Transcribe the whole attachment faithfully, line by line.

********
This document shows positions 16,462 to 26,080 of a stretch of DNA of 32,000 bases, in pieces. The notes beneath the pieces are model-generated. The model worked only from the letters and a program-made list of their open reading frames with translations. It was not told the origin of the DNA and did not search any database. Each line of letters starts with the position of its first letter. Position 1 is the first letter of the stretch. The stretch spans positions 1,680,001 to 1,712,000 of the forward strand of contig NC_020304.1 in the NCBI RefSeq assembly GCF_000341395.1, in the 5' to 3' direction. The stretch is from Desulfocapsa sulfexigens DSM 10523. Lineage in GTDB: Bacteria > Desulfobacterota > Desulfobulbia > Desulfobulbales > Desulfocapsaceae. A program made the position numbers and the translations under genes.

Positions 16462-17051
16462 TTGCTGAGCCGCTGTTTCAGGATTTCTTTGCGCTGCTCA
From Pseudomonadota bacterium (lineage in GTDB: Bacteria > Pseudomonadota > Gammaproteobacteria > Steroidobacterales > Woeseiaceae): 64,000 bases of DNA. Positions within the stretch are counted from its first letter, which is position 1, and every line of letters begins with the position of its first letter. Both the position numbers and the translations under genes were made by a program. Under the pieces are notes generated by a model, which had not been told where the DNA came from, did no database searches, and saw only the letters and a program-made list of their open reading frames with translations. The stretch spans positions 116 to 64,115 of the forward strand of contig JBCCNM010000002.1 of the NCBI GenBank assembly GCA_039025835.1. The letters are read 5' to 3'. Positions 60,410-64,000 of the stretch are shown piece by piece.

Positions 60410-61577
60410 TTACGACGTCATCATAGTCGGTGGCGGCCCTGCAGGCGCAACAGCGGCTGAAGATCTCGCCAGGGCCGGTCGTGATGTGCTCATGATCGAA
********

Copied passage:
This document shows positions 16,462 to 26,080 of a stretch of DNA of 32,000 bases, in pieces. The notes beneath the pieces are model-generated. The model worked only from the letters and a program-made list of their open reading frames with translations. It was not told the origin of the DNA and did not search any database. Each line of letters starts with the position of its first letter. Position 1 is the first letter of the stretch. The stretch spans positions 1,680,001 to 1,712,000 of the forward strand of contig NC_020304.1 in the NCBI RefSeq assembly GCF_000341395.1, in the 5' to 3' direction. The stretch is from Desulfocapsa sulfexigens DSM 10523. Lineage in GTDB: Bacteria > Desulfobacterota > Desulfobulbia > Desulfobulbales > Desulfocapsaceae. A program made the position numbers and the translations under genes.

Positions 16462-17051
16462 TTGCTGAGCCGCTGTTTCAGGATTTCTTTGCGCTGCTCA
From Pseudomonadota bacterium (lineage in GTDB: Bacteria > Pseudomonadota > Gammaproteobacteria > Steroidobacterales > Woeseiaceae): 64,000 bases of DNA. Positions within the stretch are counted from its first letter, which is position 1, and every line of letters begins with the position of its first letter. Both the position numbers and the translations under genes were made by a program. Under the pieces are notes generated by a model, which had not been told where the DNA came from, did no database searches, and saw only the letters and a program-made list of their open reading frames with translations. The stretch spans positions 116 to 64,115 of the forward strand of contig JBCCNM010000002.1 of the NCBI GenBank assembly GCA_039025835.1. The letters are read 5' to 3'. Positions 60,410-64,000 of the stretch are shown piece by piece.

Positions 60410-61577
60410 TTACGACGTCATCATAGTCGGTGGCGGCCCTGCAGGCGCAACAGCGGCTGAAGATCTCGCCAGGGCCGGTCGTGATGTGCTCATGATCGAA